Best savings rates this week

In this article, Moneywise reviews regular, children's savings, fixed-rate and instant-access accounts with the best savings rates currently on the market.

Remember, these rates are before tax, but from next year most people will be able to earn £1,000 interest from savings tax-free (depending on your income tax rate). In any case, if you haven't used your cash Isa allowance this tax year, getting an Isa should be your first port of call. See our round-up of the best cash Isa rates.

Unless otherwise specified, all these banks are individually licenced by the FCA, so your savings will be covered by the Financial Services Compensation Scheme (FSCS) up to £75,000. For more details on how the FSCS works, see our guide.


Find the best Cash Isa or savings account for you



If you're looking for an account where you can access your money quickly, then a no-notice deal is a good idea.

Just remember, the interest rate on these accounts is variable so it could decrease down the line.

Also, watch out for sneaky terms and conditions - not all instant access accounts offer unlimited withdrawals, so shop carefully. 


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If you are happy to wait a little while before accessing your savings, rates on notice accounts tend to be higher than instant access savings. Some won't allow early access at all, though others may let you withdraw without notice, subject to losing some interest. 



Fixed-rate savings accounts are normally aimed at people with a lump sum that they wish to lock away for a pre-agreed period of time.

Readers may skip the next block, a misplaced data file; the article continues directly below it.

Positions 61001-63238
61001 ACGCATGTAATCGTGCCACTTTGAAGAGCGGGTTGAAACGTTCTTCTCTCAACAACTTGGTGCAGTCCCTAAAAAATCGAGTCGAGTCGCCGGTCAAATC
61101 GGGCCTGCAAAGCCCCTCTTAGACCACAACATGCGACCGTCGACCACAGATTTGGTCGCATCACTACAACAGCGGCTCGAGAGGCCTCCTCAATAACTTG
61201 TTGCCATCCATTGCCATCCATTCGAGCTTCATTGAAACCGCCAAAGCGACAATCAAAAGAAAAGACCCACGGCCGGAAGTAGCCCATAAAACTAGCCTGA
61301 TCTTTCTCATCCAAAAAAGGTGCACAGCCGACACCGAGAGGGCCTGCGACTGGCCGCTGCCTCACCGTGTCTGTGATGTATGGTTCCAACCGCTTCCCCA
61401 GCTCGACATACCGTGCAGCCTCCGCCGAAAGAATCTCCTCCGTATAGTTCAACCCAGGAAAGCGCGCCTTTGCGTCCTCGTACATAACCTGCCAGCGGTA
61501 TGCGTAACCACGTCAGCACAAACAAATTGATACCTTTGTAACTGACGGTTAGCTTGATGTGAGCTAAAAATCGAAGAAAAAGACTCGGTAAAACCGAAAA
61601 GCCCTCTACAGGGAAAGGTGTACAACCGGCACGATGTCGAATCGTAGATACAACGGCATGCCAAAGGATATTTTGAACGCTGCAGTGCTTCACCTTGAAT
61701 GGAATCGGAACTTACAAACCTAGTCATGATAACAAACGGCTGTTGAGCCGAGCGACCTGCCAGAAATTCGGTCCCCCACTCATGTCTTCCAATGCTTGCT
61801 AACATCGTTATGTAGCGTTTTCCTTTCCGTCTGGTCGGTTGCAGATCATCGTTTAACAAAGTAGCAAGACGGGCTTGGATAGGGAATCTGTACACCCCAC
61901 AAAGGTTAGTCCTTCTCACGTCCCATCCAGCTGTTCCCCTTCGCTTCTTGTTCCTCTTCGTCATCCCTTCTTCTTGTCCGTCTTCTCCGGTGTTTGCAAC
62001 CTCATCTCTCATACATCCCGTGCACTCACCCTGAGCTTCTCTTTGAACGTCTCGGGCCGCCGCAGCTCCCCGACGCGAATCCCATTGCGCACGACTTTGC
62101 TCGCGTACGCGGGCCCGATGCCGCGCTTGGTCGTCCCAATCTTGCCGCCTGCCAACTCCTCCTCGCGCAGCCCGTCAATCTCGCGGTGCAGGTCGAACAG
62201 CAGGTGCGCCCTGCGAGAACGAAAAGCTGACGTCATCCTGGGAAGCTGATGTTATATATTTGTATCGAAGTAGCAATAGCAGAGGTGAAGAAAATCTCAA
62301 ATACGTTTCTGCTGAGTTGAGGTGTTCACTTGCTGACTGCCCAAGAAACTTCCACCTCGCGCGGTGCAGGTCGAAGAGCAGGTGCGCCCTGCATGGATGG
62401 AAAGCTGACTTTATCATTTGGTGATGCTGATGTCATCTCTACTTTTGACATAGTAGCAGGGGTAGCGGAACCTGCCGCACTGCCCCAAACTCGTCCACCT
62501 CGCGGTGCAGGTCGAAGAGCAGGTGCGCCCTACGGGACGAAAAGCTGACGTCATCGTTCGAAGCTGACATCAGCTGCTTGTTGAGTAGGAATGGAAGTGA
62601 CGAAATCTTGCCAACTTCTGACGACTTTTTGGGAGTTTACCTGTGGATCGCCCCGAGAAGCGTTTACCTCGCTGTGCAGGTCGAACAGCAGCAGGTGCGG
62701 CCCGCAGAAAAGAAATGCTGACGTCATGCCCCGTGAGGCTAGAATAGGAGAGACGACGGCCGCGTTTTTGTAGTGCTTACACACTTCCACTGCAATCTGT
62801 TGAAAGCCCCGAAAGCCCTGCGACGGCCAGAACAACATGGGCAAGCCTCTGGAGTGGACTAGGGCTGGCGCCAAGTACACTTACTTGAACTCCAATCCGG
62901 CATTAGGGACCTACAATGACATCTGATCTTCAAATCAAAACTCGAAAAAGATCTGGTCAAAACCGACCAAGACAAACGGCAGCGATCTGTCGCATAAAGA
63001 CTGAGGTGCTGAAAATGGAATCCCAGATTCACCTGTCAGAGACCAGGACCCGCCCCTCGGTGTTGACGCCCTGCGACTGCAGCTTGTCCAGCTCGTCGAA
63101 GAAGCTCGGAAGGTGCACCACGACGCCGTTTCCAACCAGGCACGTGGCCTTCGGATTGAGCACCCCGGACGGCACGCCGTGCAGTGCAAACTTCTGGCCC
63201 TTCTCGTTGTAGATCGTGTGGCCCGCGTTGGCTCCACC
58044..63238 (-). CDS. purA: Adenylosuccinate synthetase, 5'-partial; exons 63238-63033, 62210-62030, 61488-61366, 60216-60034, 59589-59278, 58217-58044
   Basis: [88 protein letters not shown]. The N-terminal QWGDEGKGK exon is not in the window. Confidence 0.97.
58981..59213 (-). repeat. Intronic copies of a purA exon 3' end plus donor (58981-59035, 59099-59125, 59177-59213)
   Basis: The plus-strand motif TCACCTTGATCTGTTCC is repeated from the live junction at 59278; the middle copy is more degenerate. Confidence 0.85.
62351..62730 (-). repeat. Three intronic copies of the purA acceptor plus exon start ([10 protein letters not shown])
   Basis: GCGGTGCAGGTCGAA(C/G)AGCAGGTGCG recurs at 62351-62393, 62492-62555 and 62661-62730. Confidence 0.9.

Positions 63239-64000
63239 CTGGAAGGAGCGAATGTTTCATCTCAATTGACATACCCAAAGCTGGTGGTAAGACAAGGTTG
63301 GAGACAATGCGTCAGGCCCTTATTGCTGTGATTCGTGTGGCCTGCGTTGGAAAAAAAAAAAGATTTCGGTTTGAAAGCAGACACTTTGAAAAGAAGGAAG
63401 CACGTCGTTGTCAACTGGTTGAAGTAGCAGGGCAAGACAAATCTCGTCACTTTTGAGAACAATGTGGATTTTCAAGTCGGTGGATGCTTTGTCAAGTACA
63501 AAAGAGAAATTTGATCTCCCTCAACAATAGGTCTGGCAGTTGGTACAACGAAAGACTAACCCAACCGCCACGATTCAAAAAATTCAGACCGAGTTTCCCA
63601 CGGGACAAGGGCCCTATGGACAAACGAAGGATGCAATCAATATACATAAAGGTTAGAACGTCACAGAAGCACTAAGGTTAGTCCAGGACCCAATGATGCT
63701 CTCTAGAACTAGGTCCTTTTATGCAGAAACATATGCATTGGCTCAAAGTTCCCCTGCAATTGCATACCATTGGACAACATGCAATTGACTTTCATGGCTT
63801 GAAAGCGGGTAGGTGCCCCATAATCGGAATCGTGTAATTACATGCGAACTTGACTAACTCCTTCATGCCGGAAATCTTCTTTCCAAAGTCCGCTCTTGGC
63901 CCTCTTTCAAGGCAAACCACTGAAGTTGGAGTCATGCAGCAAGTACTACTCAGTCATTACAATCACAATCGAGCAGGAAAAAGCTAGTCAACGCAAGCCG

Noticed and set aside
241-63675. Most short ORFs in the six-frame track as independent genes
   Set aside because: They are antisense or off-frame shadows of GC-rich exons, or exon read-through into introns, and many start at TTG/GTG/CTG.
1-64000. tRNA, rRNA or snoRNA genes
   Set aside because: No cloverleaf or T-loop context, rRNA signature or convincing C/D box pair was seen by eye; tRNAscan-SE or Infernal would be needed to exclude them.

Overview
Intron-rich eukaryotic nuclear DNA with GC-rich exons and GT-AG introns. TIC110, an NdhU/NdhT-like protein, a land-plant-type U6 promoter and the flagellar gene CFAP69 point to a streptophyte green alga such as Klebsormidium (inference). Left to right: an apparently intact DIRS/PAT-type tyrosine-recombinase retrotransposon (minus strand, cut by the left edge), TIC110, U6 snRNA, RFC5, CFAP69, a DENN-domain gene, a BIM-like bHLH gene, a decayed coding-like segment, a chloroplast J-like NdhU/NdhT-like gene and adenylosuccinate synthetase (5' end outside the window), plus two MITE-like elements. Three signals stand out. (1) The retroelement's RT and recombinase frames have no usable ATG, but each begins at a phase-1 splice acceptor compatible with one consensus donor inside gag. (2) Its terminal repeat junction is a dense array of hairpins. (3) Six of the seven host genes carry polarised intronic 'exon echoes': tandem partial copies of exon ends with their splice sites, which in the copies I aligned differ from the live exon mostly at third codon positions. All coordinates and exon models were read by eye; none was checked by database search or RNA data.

Interest is fixed so your return is guaranteed, unlike instant access and notice accounts, which tend to be variable. However, do bear in mind that withdrawals and further deposits are rarely allowed.



  • Atom Bank pays a chart-topping 1.4% AER on its one-year notice account, but you’ll need an Android or Apple smartphone to get one, as the bank is strictly app-only. You can save between £50 and £100,000, though if you want to save more you’re allowed to hold multiple accounts. Do bear in mind the £75,000 limit on the FSCS protection scheme though.
  • Charter Savings Bank’s 1 Year Fixed Rate Bond pays 1.38% AER on balances between £1,000 and £250,000. It’s online only, and no early access is allowed.
  • Ikano Bank’s 1 Year Fixed Term Savings Account pays 1.35% AER on balances between £1,000 and £1,000,000. No early access is allowed, and the account is online only. Savings with Ikano Bank are protected by the Swedish deposit protection scheme, up to €100,000.



  • Atom Bank also has the best two-year account, paying 1.65% AER, though again you’ll need a smartphone to get one. Deposits of upwards of £50 are accepted. You can hold multiple accounts if you want to save more than the £100,000 limit, though you won’t be fully covered by the Financial Services Compensation Scheme.
  • Ikano Bank’s Fixed Two Year Saver pays 1.5% AER on balances between £1,000 and £1,000,000. It’s only available online. This account is covered by the Swedish deposit protection scheme, covering balances worth up to €100,000. 
  • OakNorth Bank’s Two Year Deposit Account pays 1.5% AER, on balances between £1,000 and £100,000. You must open this account online. 



  • Vanquis Bank’s 4 Year Savings Bond pays 1.85% AER on balances between £1,000 and £250,000. It’s online only, and allows no early access.
  • Ikano Bank’s Fixed 4 Year Saver pays 1.8% AER on balances between £1,000 and £1,000,000. The bank is covered by the Swedish deposit protection scheme. The account is online only and doesn’t allow early access.